You have to double check the voltages... The panels are generally marked with Voc (voltage open circuit) and Vmp (voltage maximum power). Something like this (Canadian Solar 190 Watt panels):

    https://www.ecodirect.com/Canadian-Solar-CS5A-190M-190W-36V-Solar-Panel-p/canadian-solar-cs5a-190m.htm

    Watts (STC)     190 W
    Watts (PTC)     137 W
    Max Power Voltage (VMPP)     37.0 V
    Max Power Current (IMPP)     5.27 A
    Open Circuit Voltage (VOC)     45.0 V
    Short Circuit Current (ISC)     5.62 A
    Max System Voltage     DC 600 V

    Notice that solar panel models come and go... 190 Watt panels are becoming scarce (as an example).

    Your controller is something like this (I did not find a manual):

    https://www.amazon.com/EPEVER-Controller-Display-Battery-Charging/dp/B01GMUPGZA
    Rated charge current: 40A
    Max.PV input power: 12V/520W,24V/1024W
    Battery voltage range: 9V~32V
    Max.PV open circuit voltage: 100VDC

    Some quick generic notes first. Always connect the battery bank to the charge controller first, then connect the solar panels. And always disconnect the solar panels first, then the charge controller from the battery bank. Most charge controllers get their power from the battery connection (to run their internal electronics). If you connect PV Panels first, it can confuse the charge controller (and possibly even damage it).

    Next, if you have a remote battery temperature sensor, use it. With your wide temperature swings, the charge controller needs to know the battery temperature for proper charging (and charging voltages). If you don't have a remote temperature sensor, put the charge controller in the same room/same temperature as the batter bank (not too close or in the battery box--electrolyte mist from charging will ruin the electronics).

    As a guess, Vmp-array should be a maximum of ~2/3rds (~66.7%) of the Vmax input to the controller (to allow for cold temperatures causing high solar panel voltage) or ~66.7 volts Vmp-std. And with the 12 volt bank, the Vmp-array minimum should be about (1.3x15.0 volts) = 19.5 volts Vmp minimum (Vmp~18 volts would work, but would be much better if >=24 volts Vmp-std for MPPT controller).

    So, Vmp-array should be in the range of ~24 volts to ~66.7 volts.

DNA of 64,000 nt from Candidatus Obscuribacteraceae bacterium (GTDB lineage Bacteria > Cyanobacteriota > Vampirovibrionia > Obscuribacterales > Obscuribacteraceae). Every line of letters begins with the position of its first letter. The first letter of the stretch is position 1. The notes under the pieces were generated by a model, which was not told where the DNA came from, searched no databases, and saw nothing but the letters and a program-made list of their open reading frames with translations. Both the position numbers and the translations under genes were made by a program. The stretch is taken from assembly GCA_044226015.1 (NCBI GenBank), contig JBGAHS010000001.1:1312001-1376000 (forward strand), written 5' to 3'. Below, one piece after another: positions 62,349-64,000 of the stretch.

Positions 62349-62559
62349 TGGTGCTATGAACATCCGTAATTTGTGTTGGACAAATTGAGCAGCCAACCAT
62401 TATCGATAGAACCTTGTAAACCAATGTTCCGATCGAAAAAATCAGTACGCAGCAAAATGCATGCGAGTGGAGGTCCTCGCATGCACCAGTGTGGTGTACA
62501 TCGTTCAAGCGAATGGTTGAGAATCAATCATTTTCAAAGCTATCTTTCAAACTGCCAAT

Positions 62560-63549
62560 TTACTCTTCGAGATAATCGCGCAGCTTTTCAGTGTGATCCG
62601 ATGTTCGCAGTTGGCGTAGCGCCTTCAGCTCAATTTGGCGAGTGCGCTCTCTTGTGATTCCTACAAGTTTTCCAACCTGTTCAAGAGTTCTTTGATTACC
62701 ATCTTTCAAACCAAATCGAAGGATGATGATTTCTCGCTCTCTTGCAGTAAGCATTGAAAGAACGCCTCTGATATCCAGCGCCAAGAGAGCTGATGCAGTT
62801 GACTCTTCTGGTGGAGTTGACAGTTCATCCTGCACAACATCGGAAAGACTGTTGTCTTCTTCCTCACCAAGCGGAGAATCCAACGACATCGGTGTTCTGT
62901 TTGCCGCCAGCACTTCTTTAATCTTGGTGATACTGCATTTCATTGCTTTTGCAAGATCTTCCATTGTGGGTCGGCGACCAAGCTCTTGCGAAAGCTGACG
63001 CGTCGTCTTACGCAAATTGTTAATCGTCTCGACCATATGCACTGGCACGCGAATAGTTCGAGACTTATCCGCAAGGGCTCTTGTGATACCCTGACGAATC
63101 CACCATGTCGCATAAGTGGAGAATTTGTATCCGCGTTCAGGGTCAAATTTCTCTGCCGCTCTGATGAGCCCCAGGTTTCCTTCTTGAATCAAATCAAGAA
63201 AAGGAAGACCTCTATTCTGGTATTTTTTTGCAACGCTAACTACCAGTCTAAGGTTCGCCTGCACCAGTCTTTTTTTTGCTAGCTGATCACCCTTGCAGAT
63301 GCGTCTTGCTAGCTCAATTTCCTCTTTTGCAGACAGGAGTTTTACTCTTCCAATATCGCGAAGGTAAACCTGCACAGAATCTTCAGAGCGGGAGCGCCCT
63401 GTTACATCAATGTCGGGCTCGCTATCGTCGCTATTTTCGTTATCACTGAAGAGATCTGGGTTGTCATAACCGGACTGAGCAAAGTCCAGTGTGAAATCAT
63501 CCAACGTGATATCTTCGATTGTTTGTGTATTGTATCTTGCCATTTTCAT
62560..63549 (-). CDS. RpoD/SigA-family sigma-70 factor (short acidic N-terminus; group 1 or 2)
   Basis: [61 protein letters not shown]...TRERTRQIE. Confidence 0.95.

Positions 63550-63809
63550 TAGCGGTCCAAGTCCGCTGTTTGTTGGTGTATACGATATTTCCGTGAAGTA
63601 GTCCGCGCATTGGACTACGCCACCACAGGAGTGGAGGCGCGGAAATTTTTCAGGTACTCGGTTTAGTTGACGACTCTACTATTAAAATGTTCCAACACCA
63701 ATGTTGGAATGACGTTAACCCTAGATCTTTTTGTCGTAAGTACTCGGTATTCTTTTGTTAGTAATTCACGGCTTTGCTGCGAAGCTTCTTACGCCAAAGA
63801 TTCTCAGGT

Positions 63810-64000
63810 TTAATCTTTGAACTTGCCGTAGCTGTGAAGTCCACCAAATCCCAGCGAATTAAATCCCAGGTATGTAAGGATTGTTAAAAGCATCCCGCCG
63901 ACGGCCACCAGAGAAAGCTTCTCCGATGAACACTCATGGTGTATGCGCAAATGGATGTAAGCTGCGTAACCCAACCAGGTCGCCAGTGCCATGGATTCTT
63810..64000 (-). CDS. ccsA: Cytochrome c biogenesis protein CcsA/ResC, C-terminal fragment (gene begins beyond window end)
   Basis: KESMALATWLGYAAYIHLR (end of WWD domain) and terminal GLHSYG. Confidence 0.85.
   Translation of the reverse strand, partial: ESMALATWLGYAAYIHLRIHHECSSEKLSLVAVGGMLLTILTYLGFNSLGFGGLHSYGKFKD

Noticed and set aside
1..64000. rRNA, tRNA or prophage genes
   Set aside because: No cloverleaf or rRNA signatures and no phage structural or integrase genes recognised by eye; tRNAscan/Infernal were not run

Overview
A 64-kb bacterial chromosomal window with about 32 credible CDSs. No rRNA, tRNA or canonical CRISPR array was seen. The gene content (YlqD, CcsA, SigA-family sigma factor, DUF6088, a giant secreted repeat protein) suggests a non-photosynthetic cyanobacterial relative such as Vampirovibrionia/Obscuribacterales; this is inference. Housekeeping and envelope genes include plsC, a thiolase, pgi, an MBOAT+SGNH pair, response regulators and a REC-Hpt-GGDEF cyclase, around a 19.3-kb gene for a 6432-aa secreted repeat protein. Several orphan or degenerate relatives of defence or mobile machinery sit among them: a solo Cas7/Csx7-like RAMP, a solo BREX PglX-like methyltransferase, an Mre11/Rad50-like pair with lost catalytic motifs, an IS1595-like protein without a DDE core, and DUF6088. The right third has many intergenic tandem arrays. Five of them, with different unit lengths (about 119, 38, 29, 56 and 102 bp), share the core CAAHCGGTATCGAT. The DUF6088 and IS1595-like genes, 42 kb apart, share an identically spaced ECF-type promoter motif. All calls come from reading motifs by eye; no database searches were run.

For your Canadian 190 Panels (if I got the right ones), they will be a good fit if you put them all in parallel (Vmp-array~36 volts).

    However, if you ever go to 24 volt battery bus--The EPEVER is not a great fit... Two panels in series gives you Vmp-array~72 volts--Getting on the high side of Voc (voltage open circuit)

    As an example, here is Midnite Solar's solar array calculator for their products. Also handy for doing the math for other setups:

    http://www.midnitesolar.com/sizingTool/index.php

    I put in the basics (2 series x 2 parallel) and the Voc/Vmp/Ioc/Imp/Pmax with -20C to +30C:


    PV Array
    Rated PV Array Power: 760 Watts
    Anticipated Array Power @ 30C: 743 Watts
    Rated PV Array Current: 10.6 Amps
    Battery Charging Current @ 28.8 V: 26.4 Amps
    VMP (Maximum Power Point Voltage) : 74 Volts
    VOC (Open Circuit Voltage): 90 Volts
    VMP @ -20 C°: 89 Volts
    VOC @ -20 C°: 103.4 Volts

    And you can see that Voc at -20C is just over the 100 VDC Vmax for the EPEVER controller. And using ~82% for hot panel derating would give (0.82 * 37 volts Vmp=) 30 volts Vmp-hot... that is really close to the ~29-32 volts you need to charge Lead Acid 24 volt battery bank.

    Is this helping?

    -Bill
    helping for sure.. that is the exact same panels (190s) rated pv array of 760 would be with both panel arrays correct??

    My plan is to use a separate charge controller on each array...having  the 2 190s in series would that be okay and the 3 130s in series also each with their own charge controller..

    if I can access the other 2 550s I will change system to 24 volt... but will keep the 2 charge controllers and add enough panels on each controller so as not to max it out..

    how important is it not to mix and match panels?? from what I have learned u should not do it with batteries but am not sure with the panels.. I have a meter that came with controller that is supposed to help with assessing batteries.